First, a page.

Psychosensory electronic skin technology for future AI and humanoid development

#artificialintelligence

The attempt to mimic human's five senses led to the development of innovative electronic devices such as camera and TV, which are inventions that dramatically changed human life. As a result, many scientists are continuously performing research to imitate tactile, olfactory, and palate senses and tactile sensing is expected to be the next mimetic technology for various reasons. Currently, most tactile sensor researches are focusing on physical mimetic technologies that measure the pressure used for a robot to grab an object, but psychosensory tactile research on how to mimic human tactile feeling such like soft, smooth or rough has a long way to go. As a result, Professor Jae Eun Jang's team developed a tactile sensor that can feel pain and temperature like human through a joint research with Professor Cheil Moon's team in the Department of Brain and Cognitive Science, Professor Ji-woong Choi's team in the Department of Information and Communication Engineering, and Professor Hongsoo Choi's team in the Department of Robotics Engineering. Its key strengths are that it has simplified the sensor structure and can measure pressure and temperature at the same time and can be applied on various tactile systems regardless of the measurement principle of the sensor.


AI: Psychosensory electronic skin technology for future AI development

#artificialintelligence

As a result, many scientists are continuously performing research to imitate tactile, olfactory, and palate senses and tactile sensing is expected to be the next mimetic technology for various reasons. Currently, most tactile sensor researches are focusing on physical mimetic technologies that measure the pressure used for a robot to grab an object, but psychosensory tactile research on how to mimic human tactile feeling such like soft, smooth or rough has a long way to go. As a result, Professor Jae Eun Jang's team developed a tactile sensor that can feel pain and temperature like human through a joint research with Professor Cheil Moon's team in the Department of Brain and Cognitive Science, Professor Ji-woong Choi's team in the Department of Information and Communication Engineering, and Professor Hongsoo Choi's team in the Department of Robotics Engineering. Its key strengths are that it has simplified the sensor structure and can measure pressure and temperature at the same time and can be applied on various tactile systems regardless of the measurement principle of the sensor. For this, the research team focused on zinc oxide nano-wire (ZnO Nano-wire) technology, which was applied as a self-power tactile sensor that does not need a battery thanks to its piezoelectric effect, which generates electrical signals by detecting pressure.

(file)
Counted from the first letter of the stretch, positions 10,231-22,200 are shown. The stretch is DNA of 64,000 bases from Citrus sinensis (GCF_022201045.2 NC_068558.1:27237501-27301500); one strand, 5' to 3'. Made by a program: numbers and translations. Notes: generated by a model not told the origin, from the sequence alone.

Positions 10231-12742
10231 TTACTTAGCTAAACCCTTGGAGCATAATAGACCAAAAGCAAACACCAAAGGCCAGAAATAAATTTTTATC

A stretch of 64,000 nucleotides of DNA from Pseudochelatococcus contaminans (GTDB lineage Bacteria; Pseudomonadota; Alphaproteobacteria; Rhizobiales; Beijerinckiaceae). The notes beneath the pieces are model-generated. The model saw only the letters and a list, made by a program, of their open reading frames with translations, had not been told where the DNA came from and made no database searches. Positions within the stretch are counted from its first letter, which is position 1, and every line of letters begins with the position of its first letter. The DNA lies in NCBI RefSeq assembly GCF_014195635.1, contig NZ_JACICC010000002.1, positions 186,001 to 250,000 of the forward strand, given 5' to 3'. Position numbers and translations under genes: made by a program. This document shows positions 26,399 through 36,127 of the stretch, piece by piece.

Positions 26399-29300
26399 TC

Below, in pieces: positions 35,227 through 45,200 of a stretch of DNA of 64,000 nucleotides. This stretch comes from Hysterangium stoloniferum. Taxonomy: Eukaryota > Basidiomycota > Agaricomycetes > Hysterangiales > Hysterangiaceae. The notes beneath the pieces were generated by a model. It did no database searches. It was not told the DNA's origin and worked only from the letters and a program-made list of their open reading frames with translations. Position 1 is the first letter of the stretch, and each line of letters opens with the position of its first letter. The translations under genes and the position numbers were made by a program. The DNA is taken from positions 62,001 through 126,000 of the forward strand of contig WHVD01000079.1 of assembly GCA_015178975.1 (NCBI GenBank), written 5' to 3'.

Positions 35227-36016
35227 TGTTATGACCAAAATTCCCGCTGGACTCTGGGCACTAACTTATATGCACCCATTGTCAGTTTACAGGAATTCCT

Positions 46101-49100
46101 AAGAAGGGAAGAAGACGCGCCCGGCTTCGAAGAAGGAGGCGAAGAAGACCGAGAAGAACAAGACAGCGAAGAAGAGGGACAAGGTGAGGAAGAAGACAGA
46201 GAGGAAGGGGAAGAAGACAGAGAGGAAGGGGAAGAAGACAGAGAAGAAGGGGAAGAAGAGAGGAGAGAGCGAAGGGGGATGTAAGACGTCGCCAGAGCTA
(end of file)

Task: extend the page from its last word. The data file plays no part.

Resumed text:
Hairy artificial skin gives robots a sense of touch

ZDNet

Hairy robots could be more sensitive to touch than humans. Researchers at the University of Texas at Arlington have patented a new artificial skin that could help robots collect information about their surroundings by using millions of tiny fibers. The smart skin includes nanowire sensors made from zinc oxide (ZnO). They are much thinner than human hair (0.2 microns, while hair is around 40 microns), and when they brush against something, they can sense temperature changes and surface variations. These nanowires are covered in a protective coating that makes them resistant to chemicals, extreme temperatures, moisture, and shock, so they can be used in harsh environments.


Fingertip sensor gives robot unprecedented dexterity

AITopics Original Links

Researchers at MIT and Northeastern University have equipped a robot with a novel tactile sensor that lets it grasp a USB cable draped freely over a hook and insert it into a USB port. The sensor is an adaptation of a technology called GelSight, which was developed by the lab of Edward Adelson, the John and Dorothy Wilson Professor of Vision Science at MIT, and first described in 2009. The new sensor isn't as sensitive as the original GelSight sensor, which could resolve details on the micrometer scale. But it's smaller -- small enough to fit on a robot's gripper -- and its processing algorithm is faster, so it can give the robot feedback in real time. Industrial robots are capable of remarkable precision when the objects they're manipulating are perfectly positioned in advance.


New robotic material that is MORE sensitive than human skin could revolutionise prosthetic limbs

Daily Mail - Science & tech

Robots of the future could learn to grasp and pick up delicate objects thanks to a new material inspired by human skin. Experts have built a tactile sensor that detects pressure and sends out an electric pulse in response to touch. As well as its applications for intelligent machines, the breakthrough could lead to prosthetic limbs that let people with disabilities feel again. Robots of the future could learn to grasp and pick up delicate objects thanks to a new material inspired by human skin. Experts have built a tactile sensor that detects pressure.